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4 HARTMANN, ROOS, AND TREIMAN lessening. Moreover, the sex segregation of jobs is also persistent; many jobs are stereotyped as "male" or "female"; fully two-thirds of men or women would have to change occupations for their distributions across occupations to be similar. Social science literature has established a correla- tion between average occupational wage levels and the extent of female representation in the occupation: the more a job is done by women, the lower its average wage level. It is this connection between "femaleness" and lower wage levels that is challenged by the comparable worth strategy. Comparable worth advocates believe that the lower wage rates of female jobs are the result at least partly of discrimination and that wage rates should therefore be realigned. The comparable worth strategy generally involves examination ofthe relative wage rates of jobs held predominantly by women and those held predominantly by men and study of the bases of these wage rates. Via job evaluation procedures, which attempt to establish objective criteria for such job features as skill, effort, responsibility, and working conditions, the relative value of jobs is established and wage rates are realigned accordingly. The general goal of a comparable worth strategy is pay equity equitable occupational wage rates that are not influenced by the sex, race, orethnicity of the incumbents. Comparable worth claims are being raised by workers and their represent- atives through legislation, collective bargaining, litigation, and other means.2 Much of the legislature activity occurring at state and local levels is directed at state and municipal civil service systems; comparable worth studies, task forces, and implementation efforts are being undertaken in many jurisdictions (Reichenberg, 1983; Bureau of National Affairs, 1984; National Committee on Pay Equity et al., 191341. With respect to federal law, in 1981 the U.S. Supreme Court in Gunther v. County of Washington (101 S. Ct. 2242) seemed to open a door for comparable worth claims when it held that a claim of sex-based wage discrimination in dissimilarjobs could be heard under Title VII of the Civil Rights Act of 1964. And recently, in AFSCME v. State of Washington (578 F. Supp. 846), a federal district court held that the state of Washington must pay wages for state civil service jobs in accordance with the jobs' worth as measured by a study commissioned by the state. Many comparable worth claims are being addressed to very large employers with rawer bureaucratic personnel systems that establish pay rates for jobs according to a variety of administrative critena. Nearly all claims are addressed to single employers and are concerned with an employ- er's job assignment and wage-setting practices.3 2 For more thorough histories ofthe comparable worth issue, see Treiman and Hartmann (1981), Cain (1985), and a special issue of Public Personnel Management on comparable worth (Reichen- berg, 1983). 3 For a discussion of the nature of comparable worth claims, see Hartmann ( ~ 984) .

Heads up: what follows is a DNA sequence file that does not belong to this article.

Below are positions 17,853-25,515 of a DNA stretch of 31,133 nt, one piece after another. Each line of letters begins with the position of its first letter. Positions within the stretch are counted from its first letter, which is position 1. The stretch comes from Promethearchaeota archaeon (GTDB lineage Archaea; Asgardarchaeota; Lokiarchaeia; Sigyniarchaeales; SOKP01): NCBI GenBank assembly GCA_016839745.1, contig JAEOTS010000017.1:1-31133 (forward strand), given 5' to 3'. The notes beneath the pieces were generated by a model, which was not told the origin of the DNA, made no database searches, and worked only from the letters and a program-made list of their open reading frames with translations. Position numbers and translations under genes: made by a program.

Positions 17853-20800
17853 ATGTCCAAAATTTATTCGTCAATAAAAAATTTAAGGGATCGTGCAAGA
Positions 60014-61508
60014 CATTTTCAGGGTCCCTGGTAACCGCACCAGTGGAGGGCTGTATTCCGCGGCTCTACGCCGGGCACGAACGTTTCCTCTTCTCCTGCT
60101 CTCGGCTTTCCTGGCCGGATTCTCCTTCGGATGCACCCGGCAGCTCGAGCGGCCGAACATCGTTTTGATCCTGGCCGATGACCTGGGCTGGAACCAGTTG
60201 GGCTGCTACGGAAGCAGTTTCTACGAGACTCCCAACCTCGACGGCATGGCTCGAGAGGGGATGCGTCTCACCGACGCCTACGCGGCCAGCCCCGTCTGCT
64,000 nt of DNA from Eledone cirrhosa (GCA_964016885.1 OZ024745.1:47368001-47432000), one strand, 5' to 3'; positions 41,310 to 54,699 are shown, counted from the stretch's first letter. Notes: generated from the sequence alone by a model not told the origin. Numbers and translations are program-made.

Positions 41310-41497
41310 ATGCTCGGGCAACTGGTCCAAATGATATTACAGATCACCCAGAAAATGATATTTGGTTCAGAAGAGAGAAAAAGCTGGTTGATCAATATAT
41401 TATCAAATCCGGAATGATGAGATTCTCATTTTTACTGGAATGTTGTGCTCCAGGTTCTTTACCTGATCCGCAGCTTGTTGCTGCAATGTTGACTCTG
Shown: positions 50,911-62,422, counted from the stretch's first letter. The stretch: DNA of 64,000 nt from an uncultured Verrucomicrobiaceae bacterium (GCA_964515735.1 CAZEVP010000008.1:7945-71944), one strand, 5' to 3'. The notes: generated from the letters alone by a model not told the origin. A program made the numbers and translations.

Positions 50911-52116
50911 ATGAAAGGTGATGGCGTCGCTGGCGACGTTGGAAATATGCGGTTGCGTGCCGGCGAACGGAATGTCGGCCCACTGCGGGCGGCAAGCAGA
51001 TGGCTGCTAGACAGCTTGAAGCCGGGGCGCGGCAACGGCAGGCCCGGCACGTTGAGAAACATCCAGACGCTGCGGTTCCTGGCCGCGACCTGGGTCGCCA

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AN AGENDA FOR BASIC RESEARCH ON COMPARABLE WORTH 5